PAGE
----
Environmental Impact Balance of Building Structures and Substitution Effect of Wood Structure in Taiwan

Hasim Altan; Shenghan Li
Energy consumption and CO2 emissions of building materials are examples of the perhaps most basic problems in construction sector for the built-environment. In this paper life cycle assessment (LCA) method is applied to the analysis of building structures (reinforced concrete structure, steel structure and wood structure) in Taiwan. This paper first discusses environmental burdens of reinforced concrete structure, wood structure and steel structure in Taiwan from cradle to gate perspectives. Secondly, material recovery strategy is adopted for analysing the balance of environmental impacts of structures in terms of embodied energy consumption and embodied CO2 emissions. The influential factors for assessing quantitative results include material extraction, manufacturing process, transportation and recovery phase. The outcomes show that wood structure has highly environmentally friendly potential than that reinforced concrete and steel structures from cradle to gate perspectives and, further, if recovery strategy is taken, wood structure still has the lowest environmental impacts in Taiwan.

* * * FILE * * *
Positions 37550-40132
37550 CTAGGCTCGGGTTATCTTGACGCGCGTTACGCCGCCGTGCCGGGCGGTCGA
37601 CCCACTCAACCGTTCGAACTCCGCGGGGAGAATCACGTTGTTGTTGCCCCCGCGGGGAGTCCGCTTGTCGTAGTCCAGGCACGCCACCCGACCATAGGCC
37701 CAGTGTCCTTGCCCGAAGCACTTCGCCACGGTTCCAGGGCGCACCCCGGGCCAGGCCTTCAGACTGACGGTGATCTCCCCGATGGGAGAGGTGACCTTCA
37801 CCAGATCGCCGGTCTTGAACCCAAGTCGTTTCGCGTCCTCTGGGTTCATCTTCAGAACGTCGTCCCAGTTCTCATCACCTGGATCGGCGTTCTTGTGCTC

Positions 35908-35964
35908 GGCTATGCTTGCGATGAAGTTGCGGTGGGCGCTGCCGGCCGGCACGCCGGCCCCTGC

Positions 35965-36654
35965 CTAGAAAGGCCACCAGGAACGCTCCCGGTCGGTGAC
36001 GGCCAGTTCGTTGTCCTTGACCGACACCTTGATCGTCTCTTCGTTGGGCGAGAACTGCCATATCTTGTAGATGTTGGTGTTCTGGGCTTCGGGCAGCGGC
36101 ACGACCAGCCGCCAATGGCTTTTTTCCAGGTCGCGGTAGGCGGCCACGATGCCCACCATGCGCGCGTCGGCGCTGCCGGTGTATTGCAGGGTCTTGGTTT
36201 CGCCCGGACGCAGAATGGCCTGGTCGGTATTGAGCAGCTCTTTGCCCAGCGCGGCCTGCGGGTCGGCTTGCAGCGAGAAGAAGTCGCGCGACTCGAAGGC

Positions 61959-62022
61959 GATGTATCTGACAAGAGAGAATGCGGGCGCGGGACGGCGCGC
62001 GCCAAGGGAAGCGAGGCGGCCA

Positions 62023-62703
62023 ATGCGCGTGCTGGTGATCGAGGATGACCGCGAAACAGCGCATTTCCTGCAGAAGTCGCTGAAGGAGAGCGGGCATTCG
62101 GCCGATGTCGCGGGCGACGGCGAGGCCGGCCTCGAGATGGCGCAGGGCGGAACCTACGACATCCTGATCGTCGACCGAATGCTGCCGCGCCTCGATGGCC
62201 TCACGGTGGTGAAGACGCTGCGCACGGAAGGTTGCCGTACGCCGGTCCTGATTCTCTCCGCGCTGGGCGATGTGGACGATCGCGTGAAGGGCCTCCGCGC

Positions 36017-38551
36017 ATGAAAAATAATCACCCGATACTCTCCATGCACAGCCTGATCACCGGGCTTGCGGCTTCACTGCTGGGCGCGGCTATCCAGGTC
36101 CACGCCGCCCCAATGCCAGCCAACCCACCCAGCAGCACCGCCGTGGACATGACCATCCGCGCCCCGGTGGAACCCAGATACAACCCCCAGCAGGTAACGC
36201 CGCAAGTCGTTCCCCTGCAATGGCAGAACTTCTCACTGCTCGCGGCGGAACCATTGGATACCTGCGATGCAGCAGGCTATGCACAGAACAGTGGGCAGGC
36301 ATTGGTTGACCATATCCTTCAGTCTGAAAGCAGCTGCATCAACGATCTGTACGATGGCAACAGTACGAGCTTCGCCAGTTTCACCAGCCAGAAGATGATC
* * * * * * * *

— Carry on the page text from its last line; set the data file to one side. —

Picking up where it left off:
Life Cycle; Embodied Energy; Embodied CO2; Material Recovery, Wood Structure
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